Allow me to present Lyr, one of a handful of worlds crafted by artist Chris Wayan:

enter image description here

The one detail among a vast many that is important to this question is that its salinity is about 1.5%, roughly half that of Earth. Do you know what that means?

It means that the oceans of Lyr, a habitable planet more than twice the width and seven times the mass of Earth, are brackish.

Lyr serves merely as a model to demonstrate the question more clearly. In an alternate Earth, what must it have to give its oceanic salinity no greater than 1.5%, hence brackish?

  • $\begingroup$ Is that the generally accepted definition of brackish? I would consider brackish to be a salinity level between the ocean and fresh water. You give the salinity level associated with brackish water on Earth. Of course, you can set the salinity level wherever you'd like, but the ocean can't have a salinity in between the ocean and fresh water, by definition. Thus, this is impossible (unless they are all fresh water I guess). $\endgroup$
    – Zwuwdz
    Nov 20, 2019 at 6:53

5 Answers 5


Less land

It's actually pretty easy. There are two ways to make an ocean less salty. The first way is to remove salt, and the second is to add fresh water, both of which are possible, but takes a lot of effort and won't really occur naturally. But the better question is, what makes an ocean salty in the first place and can we prevent that from happening? And the answer is land causes the ocean to be salty, and yes we can.

The water cycle adds ions from runoff water into the ocean - ions gained from eroded rocks on land, that the rain itself dissolves thanks to its slightly acidic properties. (A quick note - when I say rain is acidic, I'm not referring to modern acid rain, all rain is naturally a bit acidic thanks to CO2 in the air. Modern acid rain has a few extra things.)

To make an alternate Earth that has a less salty ocean, just decrease the land mass. Less land means less ions means less salt, especially given the size of your ocean.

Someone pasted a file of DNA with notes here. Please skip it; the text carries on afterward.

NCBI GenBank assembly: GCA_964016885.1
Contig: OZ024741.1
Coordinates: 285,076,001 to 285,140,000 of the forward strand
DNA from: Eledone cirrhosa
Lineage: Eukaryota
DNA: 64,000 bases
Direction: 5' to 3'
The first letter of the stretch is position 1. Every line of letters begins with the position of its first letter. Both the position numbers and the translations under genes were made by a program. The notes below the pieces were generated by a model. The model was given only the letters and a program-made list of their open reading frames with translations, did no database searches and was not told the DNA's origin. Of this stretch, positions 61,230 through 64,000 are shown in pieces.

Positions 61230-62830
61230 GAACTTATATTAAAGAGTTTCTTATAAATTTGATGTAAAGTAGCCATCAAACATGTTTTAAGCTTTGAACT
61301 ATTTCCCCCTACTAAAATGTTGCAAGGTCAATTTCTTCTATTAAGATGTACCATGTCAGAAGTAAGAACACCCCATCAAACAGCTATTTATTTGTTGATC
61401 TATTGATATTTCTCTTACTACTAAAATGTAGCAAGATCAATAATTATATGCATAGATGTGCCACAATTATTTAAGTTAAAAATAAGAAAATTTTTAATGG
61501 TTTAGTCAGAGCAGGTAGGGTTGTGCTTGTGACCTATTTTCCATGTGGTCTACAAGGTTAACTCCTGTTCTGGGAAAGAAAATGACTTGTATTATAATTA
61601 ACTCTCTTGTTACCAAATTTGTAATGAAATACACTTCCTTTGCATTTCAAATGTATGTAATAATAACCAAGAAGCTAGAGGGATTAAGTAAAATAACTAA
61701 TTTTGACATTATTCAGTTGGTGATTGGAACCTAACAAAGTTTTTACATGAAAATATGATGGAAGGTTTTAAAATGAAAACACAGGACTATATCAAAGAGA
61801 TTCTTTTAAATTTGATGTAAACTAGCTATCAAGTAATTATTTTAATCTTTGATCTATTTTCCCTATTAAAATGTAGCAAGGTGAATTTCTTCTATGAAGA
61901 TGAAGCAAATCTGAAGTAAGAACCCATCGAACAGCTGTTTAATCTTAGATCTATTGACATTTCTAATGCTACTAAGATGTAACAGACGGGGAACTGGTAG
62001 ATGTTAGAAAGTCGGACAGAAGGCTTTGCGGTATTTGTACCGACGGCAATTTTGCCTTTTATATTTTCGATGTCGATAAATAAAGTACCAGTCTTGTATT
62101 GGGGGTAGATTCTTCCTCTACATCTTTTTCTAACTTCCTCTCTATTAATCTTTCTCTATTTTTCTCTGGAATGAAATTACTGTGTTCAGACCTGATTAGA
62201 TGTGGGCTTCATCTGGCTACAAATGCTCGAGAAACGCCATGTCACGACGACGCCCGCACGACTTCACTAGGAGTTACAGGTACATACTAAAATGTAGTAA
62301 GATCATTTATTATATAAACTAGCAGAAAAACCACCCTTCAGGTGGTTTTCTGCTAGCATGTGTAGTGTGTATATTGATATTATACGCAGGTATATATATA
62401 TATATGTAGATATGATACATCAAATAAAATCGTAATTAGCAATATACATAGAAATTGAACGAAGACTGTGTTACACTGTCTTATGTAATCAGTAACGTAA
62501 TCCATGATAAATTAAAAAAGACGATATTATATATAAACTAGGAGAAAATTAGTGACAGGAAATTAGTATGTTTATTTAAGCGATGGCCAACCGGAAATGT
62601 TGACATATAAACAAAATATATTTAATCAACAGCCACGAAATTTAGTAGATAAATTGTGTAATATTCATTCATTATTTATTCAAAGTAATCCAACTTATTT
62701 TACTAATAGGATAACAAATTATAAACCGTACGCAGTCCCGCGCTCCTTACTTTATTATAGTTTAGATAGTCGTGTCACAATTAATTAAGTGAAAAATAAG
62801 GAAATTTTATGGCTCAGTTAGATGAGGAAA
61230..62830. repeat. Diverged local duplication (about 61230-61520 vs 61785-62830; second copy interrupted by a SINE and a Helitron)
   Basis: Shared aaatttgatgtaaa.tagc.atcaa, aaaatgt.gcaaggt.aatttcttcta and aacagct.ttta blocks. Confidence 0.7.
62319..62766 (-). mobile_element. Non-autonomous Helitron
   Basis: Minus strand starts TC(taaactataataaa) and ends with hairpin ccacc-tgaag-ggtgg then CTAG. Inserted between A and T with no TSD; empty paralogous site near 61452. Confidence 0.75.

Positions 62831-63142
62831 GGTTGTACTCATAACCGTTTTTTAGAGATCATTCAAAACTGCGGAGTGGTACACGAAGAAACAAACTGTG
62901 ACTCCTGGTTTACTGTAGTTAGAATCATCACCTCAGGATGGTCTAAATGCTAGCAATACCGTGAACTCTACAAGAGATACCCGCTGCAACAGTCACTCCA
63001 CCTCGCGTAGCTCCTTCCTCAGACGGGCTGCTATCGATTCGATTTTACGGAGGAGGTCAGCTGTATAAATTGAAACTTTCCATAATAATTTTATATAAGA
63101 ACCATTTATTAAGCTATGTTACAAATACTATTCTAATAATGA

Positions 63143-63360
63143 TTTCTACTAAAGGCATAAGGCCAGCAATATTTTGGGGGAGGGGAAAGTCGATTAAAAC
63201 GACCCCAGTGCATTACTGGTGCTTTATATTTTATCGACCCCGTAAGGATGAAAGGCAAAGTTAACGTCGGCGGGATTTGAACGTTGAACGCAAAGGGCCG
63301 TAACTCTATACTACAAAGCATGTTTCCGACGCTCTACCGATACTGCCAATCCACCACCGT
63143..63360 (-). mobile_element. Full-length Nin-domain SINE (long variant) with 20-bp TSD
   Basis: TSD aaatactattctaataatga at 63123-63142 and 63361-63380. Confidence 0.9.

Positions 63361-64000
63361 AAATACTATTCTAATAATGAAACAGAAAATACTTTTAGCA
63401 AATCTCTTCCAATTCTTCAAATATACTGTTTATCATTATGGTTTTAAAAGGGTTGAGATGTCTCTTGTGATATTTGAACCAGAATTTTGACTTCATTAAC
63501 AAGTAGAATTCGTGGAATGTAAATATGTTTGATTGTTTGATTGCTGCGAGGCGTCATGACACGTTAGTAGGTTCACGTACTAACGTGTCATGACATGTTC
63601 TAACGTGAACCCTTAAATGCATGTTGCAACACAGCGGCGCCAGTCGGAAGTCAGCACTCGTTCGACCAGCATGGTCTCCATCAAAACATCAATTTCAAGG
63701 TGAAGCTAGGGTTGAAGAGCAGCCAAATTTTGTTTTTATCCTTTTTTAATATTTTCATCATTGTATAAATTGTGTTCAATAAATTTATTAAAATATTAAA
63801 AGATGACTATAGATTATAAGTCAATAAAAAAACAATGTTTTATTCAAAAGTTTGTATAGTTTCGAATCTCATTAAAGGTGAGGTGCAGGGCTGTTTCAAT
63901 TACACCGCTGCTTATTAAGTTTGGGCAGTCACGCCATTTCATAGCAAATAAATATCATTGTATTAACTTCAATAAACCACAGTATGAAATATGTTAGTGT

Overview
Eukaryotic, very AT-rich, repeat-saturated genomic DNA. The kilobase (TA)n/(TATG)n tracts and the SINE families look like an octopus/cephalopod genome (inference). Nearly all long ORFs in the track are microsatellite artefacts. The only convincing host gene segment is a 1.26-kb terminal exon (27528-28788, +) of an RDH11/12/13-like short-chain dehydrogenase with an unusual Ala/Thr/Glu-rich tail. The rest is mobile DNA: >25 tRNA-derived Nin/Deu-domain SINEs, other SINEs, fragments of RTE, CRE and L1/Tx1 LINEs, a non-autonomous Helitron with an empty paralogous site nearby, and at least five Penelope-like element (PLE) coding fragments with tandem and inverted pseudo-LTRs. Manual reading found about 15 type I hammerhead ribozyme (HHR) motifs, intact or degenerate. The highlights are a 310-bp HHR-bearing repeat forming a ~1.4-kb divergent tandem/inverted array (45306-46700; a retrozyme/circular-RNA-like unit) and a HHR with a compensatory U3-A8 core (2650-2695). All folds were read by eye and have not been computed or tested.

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    $\begingroup$ And then that's it: note the planet shown does have a seemingly considerably lower ratio of land to water area than Earth does. $\endgroup$ Sep 13, 2019 at 10:25
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    $\begingroup$ You want to add more fresh water? Melt all the glaciers. $\endgroup$
    – cybernard
    Sep 13, 2019 at 12:22
  • $\begingroup$ @The_Sympathizer That depends where you look. If you center on the Pacific ocean, you'll barely be able to see any land. $\endgroup$
    – ventsyv
    Sep 13, 2019 at 17:00
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    $\begingroup$ @ventsyv : True, but there's also a full map on the website which shows the entire planetary geography and it's quite watery indeed. $\endgroup$ Sep 14, 2019 at 2:42
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    $\begingroup$ @cybernard I'm already trying that, it's not working! $\endgroup$
    – Golden Cuy
    Sep 14, 2019 at 4:13

Go back in time

The seas millions and billions of year back were less saltier than today:

In the beginning, the primeval seas were probably only slightly salty. But over time, as rain fell to the Earth and ran over the land, breaking up rocks and transporting their minerals to the ocean, the ocean has become saltier.

At some point, they would have been 1.5% salinity.

Physical factors, oxidation reduction inhibitors

All minerals form due to various oxidation reduction reactions that occur naturally, along with physical factors. Altering conditions may help here - reduce the amount of oxygen in air in the composition of atmosphere, reduce the general atmospheric temperature, atmospheric pressure.